Religions’ role in our secular society
Last week, four Christians claimed that they were unfairly discriminated in their workplaces because of their religious beliefs, and have taken their case to the European Courts of Human Rights (ECHR), the highest ruling court in Europe.
The case is particularly interesting as it reveals the tension which arises when religious and secular values conflict.
Four of the two Christians include two women Nadia Ewedia 49, a former British Airways worker from Twickenham, London and Shirley Chaplain 56, a former nurse at the Royal Devon and Exeter NHS trust. Both women left their respective jobs after their employers had told them to remove their necklace with a cross whilst at work. After taking their cases to UK Employment Tribunals, both cases were dismissed. Gary McFarlane 51, a relationship advisor was sacked by Relate after stating that he wouldn’t give advice to same sex couples due to his Christian belief on homosexuality. McFarlane was later dismissed for gross misconduct in March 2008. His appeal was also dismissed by an Employment Tribunal.
Lilian Ladele 43, a former marriage registrar for Islington Council, refused to conduct civil partnerships when they were legalised in 2004. Miss Ladele then decided to work on a freelance basis so she could decide what ceremonies she conducted, however the council changed the ruling concerning marriage registrar conditions and Miss Ladele was dismissed.
Ladele said that the council was asking her to choose between her religious beliefs and her job, and was being accused of homophobia. She took the council to an employment tribunal in 2008 which found that she had been harassed; however the ruling was later on reversed. Since then Ladele has taken her case to the ECHR.
Prominent supporters for the four Christians taking their case to the ECHR include Michael Nazir Ali, the former Bishop of Rochester. He called on the European Court of Human Rights to protect religious freedom saying,
“it has a pre-eminent place in European society”
and needs to
“overturn the increasing attack on the religious liberties of Christians in the UK.”
The lawyers of Chaplin and Ewadia, who are lawyers from the Equality and Human Rights Commission, told the court that in relation to the workers, employers should,
"expect to accommodate expression of religion."
Citing Article 9 in the European Convention of Human Rights which reads,
“Everyone has the right to freedom of thought, conscience and religion; this right includes freedom to change his religion or belief, and freedom, either alone or in community with others and in public or private, to manifest his religion or belief, in worship, teaching, practice and observance.”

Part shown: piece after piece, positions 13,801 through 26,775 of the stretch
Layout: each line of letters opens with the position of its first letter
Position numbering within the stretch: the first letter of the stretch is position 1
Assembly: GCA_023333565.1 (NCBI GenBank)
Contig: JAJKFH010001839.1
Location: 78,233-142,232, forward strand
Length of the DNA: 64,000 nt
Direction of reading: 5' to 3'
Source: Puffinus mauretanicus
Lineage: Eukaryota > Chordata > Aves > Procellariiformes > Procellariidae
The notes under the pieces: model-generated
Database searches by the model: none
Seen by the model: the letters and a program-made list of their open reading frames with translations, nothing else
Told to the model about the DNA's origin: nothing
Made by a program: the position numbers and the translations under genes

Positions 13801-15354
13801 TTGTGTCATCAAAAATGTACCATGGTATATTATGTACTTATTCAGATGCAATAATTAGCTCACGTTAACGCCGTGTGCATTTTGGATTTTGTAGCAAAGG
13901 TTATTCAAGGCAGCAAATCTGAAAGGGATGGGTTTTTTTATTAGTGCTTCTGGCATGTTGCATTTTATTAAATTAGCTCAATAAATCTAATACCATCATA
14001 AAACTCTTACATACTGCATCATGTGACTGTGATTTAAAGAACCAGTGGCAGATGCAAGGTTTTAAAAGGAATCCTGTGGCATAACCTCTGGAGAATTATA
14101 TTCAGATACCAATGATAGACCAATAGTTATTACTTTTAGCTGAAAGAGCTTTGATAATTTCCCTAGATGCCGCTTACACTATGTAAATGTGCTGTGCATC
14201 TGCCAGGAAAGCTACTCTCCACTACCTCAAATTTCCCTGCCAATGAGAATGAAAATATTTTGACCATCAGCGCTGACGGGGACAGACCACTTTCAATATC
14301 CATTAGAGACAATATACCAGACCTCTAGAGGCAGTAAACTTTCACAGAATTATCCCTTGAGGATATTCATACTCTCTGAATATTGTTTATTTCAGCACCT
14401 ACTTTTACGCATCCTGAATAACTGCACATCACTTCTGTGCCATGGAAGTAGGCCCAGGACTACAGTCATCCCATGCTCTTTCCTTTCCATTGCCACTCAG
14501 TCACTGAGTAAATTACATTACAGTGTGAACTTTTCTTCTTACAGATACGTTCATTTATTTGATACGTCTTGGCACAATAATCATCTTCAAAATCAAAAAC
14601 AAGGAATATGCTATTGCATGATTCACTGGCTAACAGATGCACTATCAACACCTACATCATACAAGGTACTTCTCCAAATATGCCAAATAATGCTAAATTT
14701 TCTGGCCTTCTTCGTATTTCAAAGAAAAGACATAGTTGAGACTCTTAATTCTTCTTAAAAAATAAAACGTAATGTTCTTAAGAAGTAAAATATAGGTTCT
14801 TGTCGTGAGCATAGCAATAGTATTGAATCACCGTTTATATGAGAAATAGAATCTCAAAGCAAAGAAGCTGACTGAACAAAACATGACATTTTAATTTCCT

However, James Eadie QC, acting for the government, told the European court that the refusal to allow them to visibly wear a crucifix at work,
“did not prevent either of them practicing religion in private”.
He argued that,
“There is a difference between the professional sphere where your religious freedoms necessarily abut onto and confront other interests and the private sphere. The employees concerned could indeed pursue all the generally recognised manifestations of their religion outside the work sphere.”
The QC also told the court that, unlike the Muslim headscarf for women, wearing a cross is not a “generally recognised” act of Christian worship and is not required by scripture. He said,
“A great many Christians do not insist on wearing crosses at all, still less visibly.”
The National Secular Society (NSS) which campaigns against "religious privilege" said a European court ruling in favour of the four would undermine UK equality law.
Commenting on a possible victory for the four, Director of the NSS, Keith Porteous Wood said,
"We think that if it goes the wrong way it will cause a hierarchy of right, with religion at the top, and it's going to be bad news for employers and for gay people."
In the weeks to follow, a judgement will be made by the ECHR in this landmark case.
What do you think?
Have the British Courts failed to protect Christian values? Is this a health and safety matter and nothing to do with protection of religious values? As seen with Muslim and Sikh professionals, religious clothing is permitted, so the same ‘accommodations’ could be made for Christians? Should the private and public sphere be kept separate in a secular society?
By Joseph Adewunmi and Francine Fernandes